Round-the-Worlders and those Leggers mad enough to consider a cold leg a good idea have quite a challenge on their hands, the bulk of clothing required is quite a struggle to fit into one's cave locker (the small space allocated for crew's personal items, hardly big enough for my onshore kit and make-up bag, let alone fleeces and the like). To give you some idea of the conditions encountered, imagine standing (clinging on) at a 45 degree angle while the ground you stand on bucks and dives like a rodeo bull. Throw icy cold (fantastic skiing weather) conditions and waves the size of multi storey car parks into the mix and you will be on the right road to getting an understanding of how aggressive, wet and freezing the conditions are. And I thought Hell was supposed to be hot!

There is no easy way to talk you through the amount of clothing required for these conditions so a list of essential unisex items (to be worn all at once) follows:

Underwear (to be seen again in a few weeks when you dare to bare your skin in the shower on arrival at the marina)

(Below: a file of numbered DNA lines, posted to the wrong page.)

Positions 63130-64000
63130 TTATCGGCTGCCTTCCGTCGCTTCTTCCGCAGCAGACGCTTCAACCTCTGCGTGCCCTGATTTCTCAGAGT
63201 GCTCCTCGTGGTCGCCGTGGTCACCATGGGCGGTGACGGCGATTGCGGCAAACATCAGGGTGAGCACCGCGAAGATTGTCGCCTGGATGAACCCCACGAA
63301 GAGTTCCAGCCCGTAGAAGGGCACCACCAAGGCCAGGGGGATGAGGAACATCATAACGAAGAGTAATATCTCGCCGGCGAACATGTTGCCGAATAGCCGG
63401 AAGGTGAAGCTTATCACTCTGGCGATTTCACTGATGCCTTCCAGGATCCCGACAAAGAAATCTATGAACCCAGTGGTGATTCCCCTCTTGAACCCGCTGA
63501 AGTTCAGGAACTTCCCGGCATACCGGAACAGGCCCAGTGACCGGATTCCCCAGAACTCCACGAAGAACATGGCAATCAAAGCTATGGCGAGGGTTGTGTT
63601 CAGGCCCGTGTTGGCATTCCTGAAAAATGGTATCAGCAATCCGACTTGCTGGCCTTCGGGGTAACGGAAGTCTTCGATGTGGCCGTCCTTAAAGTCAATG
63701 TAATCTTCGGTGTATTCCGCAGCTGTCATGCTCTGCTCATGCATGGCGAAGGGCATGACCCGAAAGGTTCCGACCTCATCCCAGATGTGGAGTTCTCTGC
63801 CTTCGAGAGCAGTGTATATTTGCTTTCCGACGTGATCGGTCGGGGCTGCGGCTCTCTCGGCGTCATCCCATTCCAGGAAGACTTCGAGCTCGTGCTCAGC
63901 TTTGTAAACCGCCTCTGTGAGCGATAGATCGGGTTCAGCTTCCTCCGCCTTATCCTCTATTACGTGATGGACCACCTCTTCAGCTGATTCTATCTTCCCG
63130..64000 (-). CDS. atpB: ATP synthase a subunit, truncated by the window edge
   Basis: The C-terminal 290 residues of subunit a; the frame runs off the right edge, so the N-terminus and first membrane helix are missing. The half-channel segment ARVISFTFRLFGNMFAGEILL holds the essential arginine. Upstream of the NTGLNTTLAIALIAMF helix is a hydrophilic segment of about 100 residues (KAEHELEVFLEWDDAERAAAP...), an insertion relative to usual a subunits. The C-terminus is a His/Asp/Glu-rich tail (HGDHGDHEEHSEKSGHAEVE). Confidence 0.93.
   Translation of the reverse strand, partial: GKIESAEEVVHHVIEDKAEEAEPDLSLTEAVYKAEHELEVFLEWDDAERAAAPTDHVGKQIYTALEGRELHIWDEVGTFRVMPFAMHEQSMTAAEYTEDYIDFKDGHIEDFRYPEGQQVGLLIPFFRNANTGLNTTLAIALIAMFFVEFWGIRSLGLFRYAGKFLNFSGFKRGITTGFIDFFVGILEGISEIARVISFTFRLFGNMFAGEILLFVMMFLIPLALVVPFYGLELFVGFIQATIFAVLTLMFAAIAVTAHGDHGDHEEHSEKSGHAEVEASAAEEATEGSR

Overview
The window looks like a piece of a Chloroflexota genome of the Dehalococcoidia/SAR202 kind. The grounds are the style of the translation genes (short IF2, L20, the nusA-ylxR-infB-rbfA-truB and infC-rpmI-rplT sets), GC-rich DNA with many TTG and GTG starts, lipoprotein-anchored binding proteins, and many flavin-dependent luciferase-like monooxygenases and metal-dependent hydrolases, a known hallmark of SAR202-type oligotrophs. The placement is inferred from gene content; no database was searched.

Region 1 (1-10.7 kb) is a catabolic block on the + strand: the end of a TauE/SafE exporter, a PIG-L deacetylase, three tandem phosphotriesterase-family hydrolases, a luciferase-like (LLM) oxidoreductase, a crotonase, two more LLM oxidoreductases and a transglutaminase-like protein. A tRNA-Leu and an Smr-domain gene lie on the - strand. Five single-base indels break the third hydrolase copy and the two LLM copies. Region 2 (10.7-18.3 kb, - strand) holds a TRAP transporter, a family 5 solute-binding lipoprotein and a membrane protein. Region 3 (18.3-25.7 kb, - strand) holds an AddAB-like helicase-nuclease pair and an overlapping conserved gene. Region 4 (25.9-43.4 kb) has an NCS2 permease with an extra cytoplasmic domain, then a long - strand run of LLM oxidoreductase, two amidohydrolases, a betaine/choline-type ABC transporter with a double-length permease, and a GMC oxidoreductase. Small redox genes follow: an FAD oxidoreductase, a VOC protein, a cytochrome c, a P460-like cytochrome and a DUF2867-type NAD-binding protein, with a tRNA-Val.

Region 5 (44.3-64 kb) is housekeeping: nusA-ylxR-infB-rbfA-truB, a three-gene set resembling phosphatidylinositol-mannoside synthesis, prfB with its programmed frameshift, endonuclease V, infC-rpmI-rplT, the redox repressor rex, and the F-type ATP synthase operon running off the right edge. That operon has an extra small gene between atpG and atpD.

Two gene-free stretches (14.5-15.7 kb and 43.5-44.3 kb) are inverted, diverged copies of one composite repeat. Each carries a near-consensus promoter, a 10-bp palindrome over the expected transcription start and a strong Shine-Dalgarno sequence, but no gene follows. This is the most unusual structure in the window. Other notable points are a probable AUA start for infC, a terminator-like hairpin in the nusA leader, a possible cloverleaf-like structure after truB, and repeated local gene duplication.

Thermal and Wicking Undergarments (long johns and long sleeved top)

Polartec Fleece number 1

Fleece lined Buffalo mountaineering smock

Polartec Fleece number 2

Fleece lined Buffalo Tecmax trousers

Two pairs of mountaineering socks

Dubarry Leather/Gore Tex boots

Henri Lloyd Water and Windproof Oilskins (salopettes and jacket)

Polartec fleece hat (preferably two at a time)

Kevlar reinforced helmsman's gloves

Safety harness

Most items of clothing will get wet on each watch either due to a headsail change where it is not uncommon to be washed down the deck by waves breaking over the bow as we nose dive off the last one or by waves breaking over the cockpit. The best way to partially dry out is to sleep in the wet gear, utilising your body warmth. It is fair to say that you never really get dry on these legs (putting stone cold wet boots back on to wet socked feet after a 3 hour sleep is a feeling I will never forget), the heeling angle of the boat and the aggressive sea state mean that leaking hatches are the norm so everyone suffers from wet bed syndrome. The above items of clothing are to be donned 20 minutes before the beginning of each watch and then removed in varying degrees at the end of the watch. This means that, in a 24 hour period, this arduous process takes place 4-5 times. Doesnt sound too bad until you consider the angle at which the clothing is donned and removed, each time you remove your hand from a grab handle to place an arm in a fleece, you hold your breathe, praying that the boat will stay in the same position for at least 2 seconds.

Who said fashion was a boring subject?!!

Jazzy

 

Click here for diary 25 - Diary from a Wet and Windy London Clipper